Field III



Oil on panel –  25 x 20 cm.

Heat haze shimmers across the wheat fields already by mid morning. Insects buzz in the shade of an ash tree. The burn has slowed to a trickle, exposing rocks and fallen branches. Where have the fish gone ? Easy pickings for the herons that stalk these clefts in the land. Barley nods in the occasional breeze that rises every now and then billowing the shirt from my sticky back.

I chat to Ian while he works with the sheep in the pens. He tells me when a lamb stops being a lamb, when it becomes a hog, and later a gimmer. I hear about cheviots and texels, rearing, lambing, selling, transport, and the challenges involved. He tells me how farming is changing, how once not so long ago farming was a local industry, it is now international. He says wheat prices are speculated on financial markets globally and how technology is making people more and more redundant on large farms. He moves easily and confidently with his sheep. I am left wondering how farming will change for his son’s generation, how much further can we reduce human contact with animals and the land. I walk down the track, a small plane noisily fills the air, flying low over the Law. Cow parsley giddies as the postie’s van drives past stirring up dust in its wake.




Field, north east – oil on panel – 25 x 20 cm.



Field, looking north – oil on wood  92 x 60 cm.


I’m back in the studio after a week away up north in Orkney. I had forgotten how heart stoppingly beautiful midsummer nights are there – ‘simmerdim’, when it never gets fully dark. A gentlest of light dusts the hills and fields, soft breezes sigh, ripple the water on the loch. Time stands still, for the briefest of moments, and memories of this place return.

It is the field boundaries, the edges, that I paint, back home in Fife. The open space is one I am attempting to get to grips with after so long in the complications of a wood. It is a different voice and one that I am starting to articulate. It feels like every painting of a field I make is like a breath.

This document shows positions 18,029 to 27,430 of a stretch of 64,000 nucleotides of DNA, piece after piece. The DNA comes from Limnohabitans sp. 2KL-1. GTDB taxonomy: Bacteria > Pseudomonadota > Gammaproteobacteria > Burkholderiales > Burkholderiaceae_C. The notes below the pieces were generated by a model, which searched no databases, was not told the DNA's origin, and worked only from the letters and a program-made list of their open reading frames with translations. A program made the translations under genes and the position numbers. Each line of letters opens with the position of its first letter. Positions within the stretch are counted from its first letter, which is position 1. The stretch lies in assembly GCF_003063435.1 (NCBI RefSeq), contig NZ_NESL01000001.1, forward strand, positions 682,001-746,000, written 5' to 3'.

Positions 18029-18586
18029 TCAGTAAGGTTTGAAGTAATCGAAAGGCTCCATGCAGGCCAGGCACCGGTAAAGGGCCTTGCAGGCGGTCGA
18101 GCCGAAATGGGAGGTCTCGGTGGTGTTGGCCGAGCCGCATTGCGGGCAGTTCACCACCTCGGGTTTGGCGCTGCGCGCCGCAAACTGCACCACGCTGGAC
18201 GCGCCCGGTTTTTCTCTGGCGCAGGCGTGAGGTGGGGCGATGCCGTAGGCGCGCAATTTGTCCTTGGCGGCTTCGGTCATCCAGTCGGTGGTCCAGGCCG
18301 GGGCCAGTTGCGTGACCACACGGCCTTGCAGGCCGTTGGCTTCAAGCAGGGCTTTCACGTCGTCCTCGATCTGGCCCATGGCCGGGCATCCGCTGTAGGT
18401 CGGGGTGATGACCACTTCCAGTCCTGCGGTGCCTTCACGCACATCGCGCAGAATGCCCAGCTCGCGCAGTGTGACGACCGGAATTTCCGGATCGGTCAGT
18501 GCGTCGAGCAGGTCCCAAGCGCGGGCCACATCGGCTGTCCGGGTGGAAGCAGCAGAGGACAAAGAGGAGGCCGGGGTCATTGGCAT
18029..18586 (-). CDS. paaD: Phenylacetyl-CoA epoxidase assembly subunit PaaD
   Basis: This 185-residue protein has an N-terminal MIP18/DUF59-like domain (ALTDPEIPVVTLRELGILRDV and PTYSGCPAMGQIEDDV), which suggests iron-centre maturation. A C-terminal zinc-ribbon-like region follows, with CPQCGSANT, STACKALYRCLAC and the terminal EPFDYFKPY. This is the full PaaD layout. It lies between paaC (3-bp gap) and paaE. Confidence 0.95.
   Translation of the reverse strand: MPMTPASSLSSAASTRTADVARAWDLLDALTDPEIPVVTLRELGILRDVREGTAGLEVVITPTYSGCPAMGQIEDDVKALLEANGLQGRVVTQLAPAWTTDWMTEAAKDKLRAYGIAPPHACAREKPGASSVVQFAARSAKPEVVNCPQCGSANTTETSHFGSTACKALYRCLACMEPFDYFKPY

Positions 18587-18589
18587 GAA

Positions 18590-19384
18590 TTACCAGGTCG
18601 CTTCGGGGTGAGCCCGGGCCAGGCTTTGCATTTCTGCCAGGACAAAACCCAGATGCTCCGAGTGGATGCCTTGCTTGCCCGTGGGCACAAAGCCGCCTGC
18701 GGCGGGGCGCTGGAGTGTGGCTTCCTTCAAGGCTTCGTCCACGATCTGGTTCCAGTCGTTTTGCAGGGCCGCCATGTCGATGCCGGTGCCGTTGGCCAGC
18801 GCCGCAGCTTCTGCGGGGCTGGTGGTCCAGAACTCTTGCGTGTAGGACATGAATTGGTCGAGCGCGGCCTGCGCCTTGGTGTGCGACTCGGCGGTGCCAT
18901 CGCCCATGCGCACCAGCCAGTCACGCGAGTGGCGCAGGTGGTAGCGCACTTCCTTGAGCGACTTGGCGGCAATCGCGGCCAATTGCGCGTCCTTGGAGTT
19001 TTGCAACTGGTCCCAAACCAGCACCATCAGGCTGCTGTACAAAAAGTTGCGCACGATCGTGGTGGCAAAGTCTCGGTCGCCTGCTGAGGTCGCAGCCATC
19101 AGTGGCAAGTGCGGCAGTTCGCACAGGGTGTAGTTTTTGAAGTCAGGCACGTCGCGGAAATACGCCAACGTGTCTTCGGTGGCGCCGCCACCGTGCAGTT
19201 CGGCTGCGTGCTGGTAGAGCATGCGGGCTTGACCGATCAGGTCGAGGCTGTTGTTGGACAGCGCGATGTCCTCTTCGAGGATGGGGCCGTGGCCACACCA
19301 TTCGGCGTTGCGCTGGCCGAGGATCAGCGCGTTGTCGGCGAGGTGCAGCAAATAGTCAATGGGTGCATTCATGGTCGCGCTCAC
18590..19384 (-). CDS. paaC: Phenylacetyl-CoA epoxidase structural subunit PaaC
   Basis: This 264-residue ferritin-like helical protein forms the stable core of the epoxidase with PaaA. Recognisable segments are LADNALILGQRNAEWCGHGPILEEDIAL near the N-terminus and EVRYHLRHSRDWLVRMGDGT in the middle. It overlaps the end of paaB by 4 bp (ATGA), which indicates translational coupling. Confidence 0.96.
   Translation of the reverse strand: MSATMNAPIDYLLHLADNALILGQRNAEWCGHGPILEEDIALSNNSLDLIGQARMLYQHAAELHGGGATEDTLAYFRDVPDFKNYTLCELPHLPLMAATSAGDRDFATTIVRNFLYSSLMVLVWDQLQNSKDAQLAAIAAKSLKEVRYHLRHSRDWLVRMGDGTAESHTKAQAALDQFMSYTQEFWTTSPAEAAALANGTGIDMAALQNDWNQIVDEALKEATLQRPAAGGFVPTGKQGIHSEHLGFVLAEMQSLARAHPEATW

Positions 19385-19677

A field.



Oil on wood – 8 x 10 inch.


Dust rises walking along the track. Ragged robin in the ditches, sparrows jostling, clyping in the hedgerows while a thin old black cat slinks in between the barley. The sun is already hot and the the cumulus clouds bounce their way along pushed by the bright gusty winds from the north. A field further along sways a sea of green gold wheat that  folds and bends, rises and falls . With the leaves in the full sailed trees it sounds of waves ssshhhing their way up a shingle beach.

I make a wee film of the field and something in me thinks I am starting to understand a little of this landscape. It is going to take a long time of repetition, of sitting, looking, drawing, painting, filming and writing before I cam claim to know the farm but it is early days and I am on the road. I am going to attempt to write more too, I feel this place requires an extended process of thought, the ways in which people and nature co-exist with the landscape, and my own reflections on walking, seeing and understanding. I will share some of my memories and thoughts.

This small memory of a field is a good place to start.



Field of barley.




Sun flitting , wind strengthening from the west. Ian tells me about the fields, how many and whats growing at the moment. I walk up the track beside the sheep and young bullocks, who follow me and watch as I make a pencil sketch of the view to the west. A lamb gets its head stuck in the wire fence. I can’t free it so report back with the news. The turbines on the top of the hill are monsters, their short sharp breaths carving the air into ribbons. Swallows whip past my face causing me to start. I spot a black sheep in the field below the farmhouse, walk on. Sitting in a field of barley I paint a line of trees on the skyline with my fingers – I forgot to bring any brushes…

Sea sketch.




A silver rain cloaks the coast as it slips into evening. Fishing boats steam from the harbour mouth to grounds where the shoals dart, flash, switch; weaving their own nets,  to catch the last embers of light from days end.